Interview question: Potato Spies

29 June 2011, by

In our initial phone interviews, we like to ask candidates a question based on a real-world scenario, that requires algorithmic or mathematical thinking in order to solve.

Below is just such a test that we wrote but never got round to using. My colleague Kenny and I also presented it to a room full of Oxford Mathematicians in February 2011. Kenny used to work as a teacher, so he grabbed the chalk with relish, while I amused myself throwing new potatoes at the audience whenever they got a question right. That was one careers event they didn’t forget in a hurry!


Two spies are in the business of communicating with each other through a very primitive communication channel. In fact, they send each other bags of potatoes.

On receiving a bag of potatoes the recipient spy counts how many potatoes he has received and looks up the number in his secret code book in order to decipher the message. He then returns the sack with a different number of potatoes in to reply.

By and large this works very well. No-one is interested in intercepting large bags of potatoes and their conversations go undetected. However, it is noticed that on occasion it would be very useful to be able to send two messages at once. In a brief get-together the spies may be able to agree on a scheme to encode two messages in one bag of potatoes. What could you suggest?

photograph by Thom Quine


OK. It’s a shaky story at best. What we’re really interested in here is a method of encoding 2 numbers in one. We could of course also send a number of potatoes equal to the higher message and take a bite out of a number of them equal to the smaller message. If the candidate suggests that, we tell them that the potatoes must arrive in pristine condition because the spies sell them to make a living. And smart-arses who point out that you can make invisible ink out of potato juice get binned straight away :-)

There are a number of possible methods outlined below, and the bulk of the interview will be taken up with a comparison of the various methods. The most interesting properties of an encoding method for discussion are the following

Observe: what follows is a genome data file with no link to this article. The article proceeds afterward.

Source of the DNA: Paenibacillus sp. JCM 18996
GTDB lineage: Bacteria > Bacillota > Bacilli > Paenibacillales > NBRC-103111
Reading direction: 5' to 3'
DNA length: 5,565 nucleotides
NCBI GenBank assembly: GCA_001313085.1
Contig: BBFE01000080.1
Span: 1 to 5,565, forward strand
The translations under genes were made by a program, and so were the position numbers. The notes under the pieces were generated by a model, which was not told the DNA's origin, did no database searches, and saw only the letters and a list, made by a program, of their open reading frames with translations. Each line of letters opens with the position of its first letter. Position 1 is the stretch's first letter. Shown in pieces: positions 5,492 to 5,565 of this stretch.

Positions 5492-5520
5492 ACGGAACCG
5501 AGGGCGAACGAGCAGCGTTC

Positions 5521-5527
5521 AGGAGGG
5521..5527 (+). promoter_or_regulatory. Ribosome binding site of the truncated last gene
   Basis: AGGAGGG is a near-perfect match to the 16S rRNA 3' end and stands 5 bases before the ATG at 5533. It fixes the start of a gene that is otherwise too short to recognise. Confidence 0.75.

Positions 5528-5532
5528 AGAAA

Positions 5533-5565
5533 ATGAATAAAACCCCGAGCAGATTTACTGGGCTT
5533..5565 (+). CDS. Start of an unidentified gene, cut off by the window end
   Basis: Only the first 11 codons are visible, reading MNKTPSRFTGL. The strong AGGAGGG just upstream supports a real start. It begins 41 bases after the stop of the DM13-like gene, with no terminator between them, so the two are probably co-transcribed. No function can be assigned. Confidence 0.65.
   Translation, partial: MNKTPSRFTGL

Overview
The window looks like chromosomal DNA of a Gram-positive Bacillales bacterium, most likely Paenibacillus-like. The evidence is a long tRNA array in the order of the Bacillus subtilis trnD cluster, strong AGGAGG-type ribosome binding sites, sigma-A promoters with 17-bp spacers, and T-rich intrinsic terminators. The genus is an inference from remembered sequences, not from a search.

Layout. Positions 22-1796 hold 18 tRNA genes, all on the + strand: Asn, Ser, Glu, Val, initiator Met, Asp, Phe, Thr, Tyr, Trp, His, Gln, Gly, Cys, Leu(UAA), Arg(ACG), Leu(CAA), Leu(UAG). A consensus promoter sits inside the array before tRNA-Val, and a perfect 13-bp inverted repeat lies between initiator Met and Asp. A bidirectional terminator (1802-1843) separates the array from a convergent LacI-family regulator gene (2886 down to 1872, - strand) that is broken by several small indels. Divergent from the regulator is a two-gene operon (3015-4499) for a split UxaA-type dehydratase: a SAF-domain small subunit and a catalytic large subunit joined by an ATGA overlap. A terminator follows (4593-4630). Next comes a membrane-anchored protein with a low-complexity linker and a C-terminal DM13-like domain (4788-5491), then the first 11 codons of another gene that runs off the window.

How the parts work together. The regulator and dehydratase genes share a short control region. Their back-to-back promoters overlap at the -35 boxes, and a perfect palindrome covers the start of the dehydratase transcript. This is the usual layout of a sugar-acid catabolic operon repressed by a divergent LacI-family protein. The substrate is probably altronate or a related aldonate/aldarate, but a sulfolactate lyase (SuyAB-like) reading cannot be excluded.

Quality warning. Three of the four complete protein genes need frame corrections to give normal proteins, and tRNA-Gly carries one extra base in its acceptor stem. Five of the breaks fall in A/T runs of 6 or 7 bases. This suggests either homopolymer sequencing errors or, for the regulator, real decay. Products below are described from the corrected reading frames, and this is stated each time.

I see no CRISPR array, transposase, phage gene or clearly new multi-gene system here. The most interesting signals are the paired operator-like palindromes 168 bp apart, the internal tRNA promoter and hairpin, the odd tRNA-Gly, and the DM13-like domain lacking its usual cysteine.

• the number of potatoes needed to encode the message
  • the ease of and feasibility of encoding and decoding
  • the behaviour of the approach with weighted messages (i.e. whether it matters which message comes first)
  • extensibility to more than 2 messages.

Prime decomposition

The Mathematics students among you will probably be tempted to make use of the fact that every number has a unique decomposition into prime factors – so we can encode a and b as 2^a3^b.

This would work in theory, although in fact it is rather a poor method. Of the methods mentioned here it is the only method which fails to map message pairs 1-1 onto the natural numbers, which means that it’s likely to require more potatoes than the other methods.

To illustrate how bad this method really is, consider that the poor spy wanting to encode 345 and 21 would need approximately 7.497 x 10113 potatoes. Although the more modest 9 and 12 can be encoded in around a quarter of a (US) billion potatoes.


If we assume that each message is less than a fixed number k, then we can encode a and b as ktimes a + b. Decoding is a simple process of dividing by k; a is the quotient and b the remainder.

If we adopt an appropriate based number system, this process amounts to simple concatenation of the digits of a and the digits of b (assuming zero padding where necessary).

For this to be the case, we must adopt a number system with base m where k is a power of m.

For example, if k is 1000, the above method is simply a concatenation of a and b in decimal with zeros added at the left of each to make them each up to n digits.

345 and 21 become 345021

9 and 12 become 9012

The number of digits required is log_m k + lfloorlog_m arfloor.